A former Federal Bureau of Investigation official said that the Obama administration exploited the Michael Brown shooting case for political purposes despite knowing all along that no civil rights laws were violated in the case.
The Department of Justice announced Wednesday that it would not seek civil rights charges against Ferguson, Missouri police officer Darren Wilson, who was not indicted in the shooting death of Michael Brown. The case sparked nationwide anti-police protests.
Ron Hosko, who began working with the FBI in 1984 and became assistant director of the criminal investigative division in July 2012, described his view of the Obama administration’s Ferguson efforts.
“DOJ has known from the very beginning that no violation of civil rights occurred when Officer Darren Wilson shot an aggressor, Michael Brown, in self-defense,” Hosko said in a statement after DOJ’s announcement Wednesday evening. “Instead of deliberating immediately and issuing their conclusion in the fall, the Obama Administration let the embers of civil unrest burn, fanned by the rhetoric of opportunistic race dividers.”
“Perhaps the country could have found a better path — one that didn’t include painful, angry and divisive protests or framing law enforcement as impulsive racists who value black lives less than others,” said Hosko, who took over as president of the Law Enforcement Legal Defense Fund in April 2014.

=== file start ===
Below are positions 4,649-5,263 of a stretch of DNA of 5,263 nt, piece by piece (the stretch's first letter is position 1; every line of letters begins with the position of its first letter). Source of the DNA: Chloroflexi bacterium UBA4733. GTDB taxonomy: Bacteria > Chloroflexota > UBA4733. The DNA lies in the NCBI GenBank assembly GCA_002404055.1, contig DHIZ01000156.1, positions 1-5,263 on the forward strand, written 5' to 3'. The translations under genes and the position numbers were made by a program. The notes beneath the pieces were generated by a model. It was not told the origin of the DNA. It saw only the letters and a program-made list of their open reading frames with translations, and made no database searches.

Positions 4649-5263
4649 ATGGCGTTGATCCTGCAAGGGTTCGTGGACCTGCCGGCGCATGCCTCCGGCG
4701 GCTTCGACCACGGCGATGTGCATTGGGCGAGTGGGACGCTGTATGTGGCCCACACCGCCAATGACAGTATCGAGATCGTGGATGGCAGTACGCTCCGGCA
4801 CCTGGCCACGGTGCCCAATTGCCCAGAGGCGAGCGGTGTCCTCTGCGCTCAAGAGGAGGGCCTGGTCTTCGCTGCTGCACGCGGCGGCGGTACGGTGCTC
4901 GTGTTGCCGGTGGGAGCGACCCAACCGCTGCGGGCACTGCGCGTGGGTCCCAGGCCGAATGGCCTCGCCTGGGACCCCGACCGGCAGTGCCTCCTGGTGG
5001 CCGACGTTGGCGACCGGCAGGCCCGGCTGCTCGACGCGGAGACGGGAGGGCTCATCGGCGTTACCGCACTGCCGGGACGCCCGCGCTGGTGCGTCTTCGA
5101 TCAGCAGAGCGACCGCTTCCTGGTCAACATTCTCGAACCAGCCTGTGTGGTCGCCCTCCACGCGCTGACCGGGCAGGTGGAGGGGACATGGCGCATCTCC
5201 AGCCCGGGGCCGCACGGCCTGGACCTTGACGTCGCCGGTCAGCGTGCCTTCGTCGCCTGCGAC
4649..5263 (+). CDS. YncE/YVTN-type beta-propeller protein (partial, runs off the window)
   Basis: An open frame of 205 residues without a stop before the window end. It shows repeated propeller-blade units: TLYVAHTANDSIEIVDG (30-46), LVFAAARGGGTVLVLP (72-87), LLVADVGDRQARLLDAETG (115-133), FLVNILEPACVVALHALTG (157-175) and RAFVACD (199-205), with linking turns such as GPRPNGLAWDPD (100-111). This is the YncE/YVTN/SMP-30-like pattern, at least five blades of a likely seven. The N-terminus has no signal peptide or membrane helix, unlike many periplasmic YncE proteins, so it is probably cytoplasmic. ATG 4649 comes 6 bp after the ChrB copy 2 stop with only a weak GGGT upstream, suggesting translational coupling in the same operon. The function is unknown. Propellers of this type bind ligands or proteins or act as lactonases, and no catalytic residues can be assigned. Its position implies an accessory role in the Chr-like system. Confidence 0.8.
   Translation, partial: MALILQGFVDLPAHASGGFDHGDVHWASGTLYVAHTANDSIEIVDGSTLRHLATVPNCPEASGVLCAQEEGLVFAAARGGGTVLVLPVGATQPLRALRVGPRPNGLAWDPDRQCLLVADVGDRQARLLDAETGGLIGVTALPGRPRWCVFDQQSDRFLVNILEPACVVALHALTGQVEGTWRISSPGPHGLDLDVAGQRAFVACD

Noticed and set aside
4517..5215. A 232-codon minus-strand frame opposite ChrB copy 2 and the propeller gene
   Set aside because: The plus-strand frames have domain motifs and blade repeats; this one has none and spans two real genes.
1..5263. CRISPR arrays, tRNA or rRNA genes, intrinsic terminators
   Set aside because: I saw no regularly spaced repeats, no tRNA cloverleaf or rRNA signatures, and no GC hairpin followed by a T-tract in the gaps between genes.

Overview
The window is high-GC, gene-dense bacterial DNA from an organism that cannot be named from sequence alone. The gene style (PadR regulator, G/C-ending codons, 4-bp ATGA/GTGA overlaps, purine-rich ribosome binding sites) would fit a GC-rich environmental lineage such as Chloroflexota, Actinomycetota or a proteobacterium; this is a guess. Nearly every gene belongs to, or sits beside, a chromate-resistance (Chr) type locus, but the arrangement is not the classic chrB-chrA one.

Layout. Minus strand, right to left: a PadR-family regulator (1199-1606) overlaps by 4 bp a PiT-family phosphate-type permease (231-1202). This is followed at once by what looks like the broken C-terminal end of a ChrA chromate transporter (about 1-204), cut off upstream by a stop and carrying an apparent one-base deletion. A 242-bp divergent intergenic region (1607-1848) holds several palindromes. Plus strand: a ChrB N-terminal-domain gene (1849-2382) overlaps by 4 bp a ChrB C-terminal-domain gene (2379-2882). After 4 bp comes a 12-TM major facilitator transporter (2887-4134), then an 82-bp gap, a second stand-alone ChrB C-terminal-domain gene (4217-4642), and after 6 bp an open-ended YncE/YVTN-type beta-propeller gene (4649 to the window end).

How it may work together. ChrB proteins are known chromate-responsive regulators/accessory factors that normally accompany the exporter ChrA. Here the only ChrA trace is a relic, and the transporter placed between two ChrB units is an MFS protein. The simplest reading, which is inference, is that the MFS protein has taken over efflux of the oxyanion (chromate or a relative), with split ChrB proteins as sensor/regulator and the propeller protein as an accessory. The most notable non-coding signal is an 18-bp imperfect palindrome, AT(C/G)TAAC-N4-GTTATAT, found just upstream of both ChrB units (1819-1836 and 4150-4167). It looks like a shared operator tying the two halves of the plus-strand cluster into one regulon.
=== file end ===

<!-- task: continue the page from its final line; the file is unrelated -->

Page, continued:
“The damage caused by this ordeal will be felt long after the Ferguson case is closed. Police officers across the country fear not only for their own safety, but also that sinister motives will be assigned to any legitimate and lawful action they take in the line of duty. The biggest victims of such risk aversion will be at-risk communities who most benefit from police patrol.”
“The Obama Administration, especially as it prepares to nominate a new attorney general, should take a long, hard look in the mirror and ask what responsibility, if any, it has for the events of the past five months. Did President Obama and top administration officials fan the flames of discontent, or did they help maintain order during a turbulent time? Did they align themselves with respected community leaders and law enforcement in efforts to demonstrate unity, or did they pander with the least common denominator of our society? Did they encourage residents of America’s inner cities to cooperate with our brave men and women in uniform, or did they remain silent as police stood alone?”